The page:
Gurpreet Singh: Conviction of Sajjan Kumar demonstrates how slowly the wheels of justice move for minorities in India

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      There is hardly anything to celebrate about the recent conviction of a senior Indian politician in the mass murder of innocent Sikhs in 1984.

      Sajjan Kumar, a former member of Parliament belonging to the opposition and so-called secular Congress Party, was convicted in the Delhi High Court for complicity in the anti-Sikh massacre.

      On December 17, Kumar was sentenced to life imprisonment but is seeking a stay on the verdict being imposed.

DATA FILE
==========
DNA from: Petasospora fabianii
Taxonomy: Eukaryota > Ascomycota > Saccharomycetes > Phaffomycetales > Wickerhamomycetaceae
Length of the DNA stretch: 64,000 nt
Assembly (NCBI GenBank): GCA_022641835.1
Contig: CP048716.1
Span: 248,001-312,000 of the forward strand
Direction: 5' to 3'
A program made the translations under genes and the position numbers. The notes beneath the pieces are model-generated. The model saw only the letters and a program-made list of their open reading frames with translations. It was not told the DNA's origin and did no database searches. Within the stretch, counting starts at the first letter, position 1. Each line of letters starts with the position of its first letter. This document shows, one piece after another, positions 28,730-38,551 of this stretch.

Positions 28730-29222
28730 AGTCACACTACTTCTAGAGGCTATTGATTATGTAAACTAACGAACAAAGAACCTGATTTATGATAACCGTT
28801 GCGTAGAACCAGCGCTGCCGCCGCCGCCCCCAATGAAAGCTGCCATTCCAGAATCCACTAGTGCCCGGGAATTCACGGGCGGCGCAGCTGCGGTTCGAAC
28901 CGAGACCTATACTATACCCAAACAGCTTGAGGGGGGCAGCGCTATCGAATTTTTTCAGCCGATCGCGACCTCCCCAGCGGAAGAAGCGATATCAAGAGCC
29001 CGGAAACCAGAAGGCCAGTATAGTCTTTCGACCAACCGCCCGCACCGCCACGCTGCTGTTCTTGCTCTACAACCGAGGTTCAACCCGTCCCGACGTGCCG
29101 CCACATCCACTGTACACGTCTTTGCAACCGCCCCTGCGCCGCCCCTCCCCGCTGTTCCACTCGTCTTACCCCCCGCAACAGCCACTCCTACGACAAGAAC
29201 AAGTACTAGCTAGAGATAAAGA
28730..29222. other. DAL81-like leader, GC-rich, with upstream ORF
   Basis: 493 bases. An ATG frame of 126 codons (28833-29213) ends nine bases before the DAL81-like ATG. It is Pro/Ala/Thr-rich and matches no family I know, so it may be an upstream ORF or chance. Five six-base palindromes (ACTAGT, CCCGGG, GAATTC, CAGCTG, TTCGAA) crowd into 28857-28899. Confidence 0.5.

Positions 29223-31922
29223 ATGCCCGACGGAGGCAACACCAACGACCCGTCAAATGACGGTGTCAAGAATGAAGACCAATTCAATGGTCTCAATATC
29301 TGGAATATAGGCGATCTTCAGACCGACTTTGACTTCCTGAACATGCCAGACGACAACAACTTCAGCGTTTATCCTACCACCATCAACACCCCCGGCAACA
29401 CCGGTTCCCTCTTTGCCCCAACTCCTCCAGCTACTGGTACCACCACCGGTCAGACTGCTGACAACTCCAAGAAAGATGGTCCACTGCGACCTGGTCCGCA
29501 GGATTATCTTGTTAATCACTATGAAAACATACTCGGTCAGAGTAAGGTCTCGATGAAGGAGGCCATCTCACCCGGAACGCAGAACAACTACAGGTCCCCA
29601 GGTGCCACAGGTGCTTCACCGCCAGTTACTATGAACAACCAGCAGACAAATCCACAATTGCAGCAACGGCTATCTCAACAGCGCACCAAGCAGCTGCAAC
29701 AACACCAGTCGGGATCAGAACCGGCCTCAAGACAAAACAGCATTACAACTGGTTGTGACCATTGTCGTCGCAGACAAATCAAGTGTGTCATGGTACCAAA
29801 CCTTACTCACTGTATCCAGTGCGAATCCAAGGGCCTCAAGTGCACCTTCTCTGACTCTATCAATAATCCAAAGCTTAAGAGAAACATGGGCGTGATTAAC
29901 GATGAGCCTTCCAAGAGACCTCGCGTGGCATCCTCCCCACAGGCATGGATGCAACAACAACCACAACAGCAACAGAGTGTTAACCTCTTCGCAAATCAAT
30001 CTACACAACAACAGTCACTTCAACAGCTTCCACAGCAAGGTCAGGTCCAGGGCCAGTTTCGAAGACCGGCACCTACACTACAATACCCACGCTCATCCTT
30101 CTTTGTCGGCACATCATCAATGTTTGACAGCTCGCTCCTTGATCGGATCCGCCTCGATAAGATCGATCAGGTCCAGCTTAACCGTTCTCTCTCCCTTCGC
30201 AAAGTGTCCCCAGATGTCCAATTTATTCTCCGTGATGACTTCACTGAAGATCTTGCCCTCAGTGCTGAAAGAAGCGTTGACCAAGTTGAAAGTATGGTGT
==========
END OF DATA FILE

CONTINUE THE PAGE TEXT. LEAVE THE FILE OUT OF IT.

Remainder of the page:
Thousands of Sikhs were murdered during the first week of November 1984 all over India following the assassination of the then prime minister, Indira Gandhi, by her Sikh bodyguards. They were enraged by a military invasion on the holiest shrine of the Sikhs in June that year.

      Gandhi had ordered the army to flush out a handful of armed militants in the Golden Temple Complex in Amritsar. This came after peaceful agitation by the moderate Sikh leadership in Punjab for greater autonomy and concessions for the Sikh minority in the state. This movement later turned violent.

      A spike in the killings of Hindus and critics of extremism culminated in the ill-conceived army attack that left many devotees dead and historic buildings inside the complex destroyed.

      This outraged Sikhs, who felt that the action was preventable as alternative means, such as peaceful negotiations, could have been used to deal with the situation.